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Afghan Water Scarcity Worsens

By Zia Nezam

Climate change is critically affecting Afghanistan’s supply of electricity and water, and plans must be put in place to mitigate this risk. It is estimated that 80% of energy in Afghanistan is supplied by imported energy provided by neighboring countries. This climate change risk was highlighted last week when Tajikistan reduce its export of electricity to Afghanistan by 90% (from 450 MW to 40 MW) due low water levels in the Nurek reservoir and hydroelectric dam. The water level in the reservoir is 17-meters lower compared to last year, due little snowfall in the mountains during the winter. As a result, 50% less water is running in the Vakhsh and Panj rivers, both tributaries of the Amu Darya river, which feed into the reservoir. To emphasize the severity of this issue, Tajikistan has also impose restrictions on the supply of electricity to its own population and cut off electricity exports to Uzbekistan. While Afghanistan has mitigated the reduction of electricity supplied by Tajikistan by increasing energy imports by 200 MW from Uzbekistan, this example highlights the fact that energy independence is a national security concern and Afghanistan needs to better manage its own water due to increasing water scarcity. Our water scarcity is nationwide and felt most visibly in Kabul, where there has been drastic drops in the groundwater levels in the Kabul region.

“May Kabul be without gold, but not without snow,” implores an popular Afghan proverb. A critical unknown factor in Afghanistan’s water future is the influence of a warming climate on the glaciers. Reductions of the mountain snowpack and glaciers due to climate change could have a profound effect on Afghanistan’s water resources.  Afghanistan relies on winter snowfall in the mountains to recharge the snowfields and glaciers that supply water to its perennial and ephemeral rivers and streams. The rivers recharge the groundwater, so less water running through the rivers result in water level drops in the ground water. This is evident in Kabul by having to drill deeper and deeper water wells to reach the groundwater. Adding to the scarcity, there has been a continuing drought of rainfall in all Afghanistan in the recent past, which may be due to climate change. Additionally, the drastic population growth in Kabul in the last decade has results in more groundwater being depleted. With climate change and the growing population, mitigating actions should be taken now before it’s too late.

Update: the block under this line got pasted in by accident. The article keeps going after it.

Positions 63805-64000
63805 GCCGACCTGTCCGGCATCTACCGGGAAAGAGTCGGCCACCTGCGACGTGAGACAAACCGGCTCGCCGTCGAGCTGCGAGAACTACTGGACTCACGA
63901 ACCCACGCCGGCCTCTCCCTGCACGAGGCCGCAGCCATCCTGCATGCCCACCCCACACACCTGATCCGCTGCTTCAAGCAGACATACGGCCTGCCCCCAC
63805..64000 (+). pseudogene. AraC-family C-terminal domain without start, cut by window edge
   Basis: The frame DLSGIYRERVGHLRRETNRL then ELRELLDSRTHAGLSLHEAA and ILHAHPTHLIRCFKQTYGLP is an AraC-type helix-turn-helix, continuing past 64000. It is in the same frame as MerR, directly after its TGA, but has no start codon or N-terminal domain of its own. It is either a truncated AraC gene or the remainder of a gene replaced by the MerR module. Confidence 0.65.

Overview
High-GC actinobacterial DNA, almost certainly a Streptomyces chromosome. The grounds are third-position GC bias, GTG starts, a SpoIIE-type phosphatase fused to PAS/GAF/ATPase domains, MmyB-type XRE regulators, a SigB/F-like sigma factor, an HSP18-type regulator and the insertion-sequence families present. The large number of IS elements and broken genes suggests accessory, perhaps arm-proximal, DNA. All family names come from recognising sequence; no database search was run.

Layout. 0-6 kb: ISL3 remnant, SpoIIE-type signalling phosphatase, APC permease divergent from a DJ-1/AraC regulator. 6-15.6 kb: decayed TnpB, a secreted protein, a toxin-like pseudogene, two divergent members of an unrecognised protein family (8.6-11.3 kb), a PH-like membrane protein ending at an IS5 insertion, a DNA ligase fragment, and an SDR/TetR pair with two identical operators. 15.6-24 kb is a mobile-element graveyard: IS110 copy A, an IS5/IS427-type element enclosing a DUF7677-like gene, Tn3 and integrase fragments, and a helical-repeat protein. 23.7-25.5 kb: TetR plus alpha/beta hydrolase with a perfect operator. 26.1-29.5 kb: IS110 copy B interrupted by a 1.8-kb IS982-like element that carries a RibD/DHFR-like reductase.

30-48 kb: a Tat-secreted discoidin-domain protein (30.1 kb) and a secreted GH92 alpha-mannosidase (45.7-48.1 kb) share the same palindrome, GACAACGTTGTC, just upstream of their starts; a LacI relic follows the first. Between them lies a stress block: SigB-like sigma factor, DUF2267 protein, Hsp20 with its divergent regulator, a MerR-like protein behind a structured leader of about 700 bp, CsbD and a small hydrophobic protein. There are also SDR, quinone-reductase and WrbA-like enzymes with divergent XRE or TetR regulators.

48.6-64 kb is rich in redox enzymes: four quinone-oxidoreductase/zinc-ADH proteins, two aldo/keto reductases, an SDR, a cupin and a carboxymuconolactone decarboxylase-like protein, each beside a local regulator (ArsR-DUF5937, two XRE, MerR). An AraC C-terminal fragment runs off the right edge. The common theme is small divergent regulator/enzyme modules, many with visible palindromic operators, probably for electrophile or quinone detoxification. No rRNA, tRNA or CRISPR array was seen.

Water scarcity has only worsened annually since the US Geology Survey (USGS) with Afghan hydrologists made their assessment five years ago. Afghanistan’s two largest watersheds, the Amu Darya and the Helmand rivers, fed principally with snowmelt and glacier melt from the Pamir and Hindu Kush mountain ranges, have experienced severely diminished flows. Lack of snow pack and rising temperatures are severely affecting all of Central Asia, as evident with the power cuts from Tajikistan. Moreover, as the lack of water destroys vegetation, barren lands are more vulnerable to flooding and landslides. The consequential human misery can lead to political instability.

Monitoring by NASA satellites reveals that the continuing drought Afghanistan and regional neighbors are enduring may be the worst dry period in 900 years. Yet, we Afghans can and must act to lessen the harshness of the situation. According to the authoritative World Resources Institute, Afghanistan is among the world’s 35 most water-stressed countries. Sadly, the situation of its neighbors Iran, Pakistan, Turkmenistan, and Uzbekistan is even worse.

The extreme shortage of rain and snow, a booming population, and wasteful consumption patterns has deleted and polluted aquifers, natural underground reservoirs. These factors have caused the aquifer water levels to drop steadily. Wells in Kabul, for instance, must be bored at least 100 meters down. Testing indicated that water withdrawals are occurring at twice the rate of recharge to replenish the aquifers in Kabul region. Since 2010, the subterranean water levels in the Kabul area have dropped more than 30 meters. Water extraction is over-exploited in rural areas as well, where populations cannot get water from surface sources.

Afghanistan drastically needs a comprehensive natural water management plan. Any economic recovery or development scheme must address water scarcity directly. Much greater public awareness, better governmental oversight and regulation, more efficient irrigation practices (to include the rehabilitation of antiquated irrigation systems), and basic water conservation would be in any sound water management system.

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